Repetitive reference to the 5 actions could be consolidated and made more concise and easier to read e.g. on one page. Perhaps targets could be made more realistic and achievable with regard to available resources. There might be more creative ways to achieve these actions given the resources e.g. in Action 1, rather than being concerned about the resource to implement the preservation order work data, the action could be to update now and retrospectively fill in when possible.
We note these points and agree in particular to make the report more concise in future.
Regarding 4.9.4, Wonastow Road, as an example of big developments: there is no pavement from that development to the town centre and active travel routes are still not in place – so is that development ‘completed’?
Yes, a development is considered complete once housing construction is complete. The legal agreement associated with the development has enhancements and improvements to deliver the service as well, which are done alongside. There is a pedestrian link from Wonastow Road and the Active Travel link is currently under construction.
How is the wider function then reflected in the Performance Report?
The information about Wonastow Road is a summary concerning the LDP monitoring of sites i.e. how many houses have been built on a particular development, rather than the more subtle issues around infrastructure provision. Social infrastructure often comes later than the point at which people begin living there, as the developer will need to sell some houses first in order to fund elements of a scheme. The sustainability element isn’t part of Welsh Government’s 12 ranked indicators, for the purposes of a performance report.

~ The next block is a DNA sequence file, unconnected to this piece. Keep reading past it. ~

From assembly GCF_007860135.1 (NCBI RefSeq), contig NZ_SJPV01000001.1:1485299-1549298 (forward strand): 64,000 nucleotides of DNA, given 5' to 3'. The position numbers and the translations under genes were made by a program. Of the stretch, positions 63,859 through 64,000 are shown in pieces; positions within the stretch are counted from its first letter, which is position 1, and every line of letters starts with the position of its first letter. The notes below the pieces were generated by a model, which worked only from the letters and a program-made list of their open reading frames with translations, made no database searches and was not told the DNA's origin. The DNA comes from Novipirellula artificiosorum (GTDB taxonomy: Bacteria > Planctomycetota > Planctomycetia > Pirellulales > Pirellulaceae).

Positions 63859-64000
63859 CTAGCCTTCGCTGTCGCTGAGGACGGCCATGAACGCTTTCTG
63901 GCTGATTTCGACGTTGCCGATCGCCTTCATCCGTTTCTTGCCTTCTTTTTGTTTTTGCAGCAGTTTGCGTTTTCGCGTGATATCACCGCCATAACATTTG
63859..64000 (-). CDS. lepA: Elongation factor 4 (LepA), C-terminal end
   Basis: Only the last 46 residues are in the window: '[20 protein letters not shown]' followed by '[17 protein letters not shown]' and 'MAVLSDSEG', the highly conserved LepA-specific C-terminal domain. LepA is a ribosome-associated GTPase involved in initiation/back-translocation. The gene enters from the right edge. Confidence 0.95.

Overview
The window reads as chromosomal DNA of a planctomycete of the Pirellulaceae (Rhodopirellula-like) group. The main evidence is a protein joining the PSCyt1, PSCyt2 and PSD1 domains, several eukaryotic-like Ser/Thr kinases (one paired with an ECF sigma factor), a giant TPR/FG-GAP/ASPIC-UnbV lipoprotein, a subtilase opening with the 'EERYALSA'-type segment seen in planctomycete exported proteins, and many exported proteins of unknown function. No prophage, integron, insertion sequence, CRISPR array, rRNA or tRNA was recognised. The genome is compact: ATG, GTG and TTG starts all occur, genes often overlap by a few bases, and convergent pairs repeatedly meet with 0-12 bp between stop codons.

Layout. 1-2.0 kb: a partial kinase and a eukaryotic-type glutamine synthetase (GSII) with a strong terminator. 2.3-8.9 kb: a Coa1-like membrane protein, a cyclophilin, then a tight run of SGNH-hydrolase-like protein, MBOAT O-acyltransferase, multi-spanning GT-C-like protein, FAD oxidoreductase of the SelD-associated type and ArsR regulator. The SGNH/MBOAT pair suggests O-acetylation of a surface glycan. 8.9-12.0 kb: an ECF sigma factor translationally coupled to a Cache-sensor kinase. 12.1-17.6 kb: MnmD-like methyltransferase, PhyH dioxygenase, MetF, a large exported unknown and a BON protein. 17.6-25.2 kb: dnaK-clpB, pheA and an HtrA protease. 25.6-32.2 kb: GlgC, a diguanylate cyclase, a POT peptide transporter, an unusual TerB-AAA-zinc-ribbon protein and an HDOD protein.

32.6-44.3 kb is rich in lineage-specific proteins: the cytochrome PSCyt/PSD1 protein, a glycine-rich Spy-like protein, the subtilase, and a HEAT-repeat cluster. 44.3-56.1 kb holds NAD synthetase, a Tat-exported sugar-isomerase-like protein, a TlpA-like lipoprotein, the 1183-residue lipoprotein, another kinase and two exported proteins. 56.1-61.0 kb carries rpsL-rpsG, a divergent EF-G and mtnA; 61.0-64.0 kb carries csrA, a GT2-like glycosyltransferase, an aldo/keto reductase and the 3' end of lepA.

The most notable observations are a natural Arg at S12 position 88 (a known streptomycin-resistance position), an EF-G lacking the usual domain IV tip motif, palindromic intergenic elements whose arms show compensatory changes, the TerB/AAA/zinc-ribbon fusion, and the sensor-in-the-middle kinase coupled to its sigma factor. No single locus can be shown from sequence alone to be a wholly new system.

Is the action point on enforcement robust enough to address its current under-performance? Is there more detail to address the poor performance and perception of it amongst residents?
There are two ‘reds’ in relation to enforcement, as needing improvement. We are very aware of that. The pandemic, in particular, affected our service delivery last year, especially in that a number of colleagues with children were off for certain periods, which was difficult. We have already seen an improvement in enforcement performance to ‘fair’, and are now at full capacity, so hopefully there can be confidence that we are improving and there will be a much stronger showing in next year’s report.
The report focusses on Systems Thinking, highlighting the customer as the planning applicant – but should our primary customer not be the community?
This is a very good point. When we talk about customers in Planning, we talk about the applicant, developer, community, town councillors, local residents and neighbours (there are detailed discussions with them), county councillors, etc., so assure members that everyone who engages in Planning is treated equally, and we will continue to work that way.
Where we do see a planning breach but decide not to take further action – how transparent are ... view the full minutes text for item 4.
Month 6 Budget Monitoring Report
Scrutiny of the Council’s budgetary position (revenue and capital).
Cabinet Member Rachel Garrick and Jonathan Davies presented the report and answered the members’ questions with Tyrone Stokes and Will Mclean.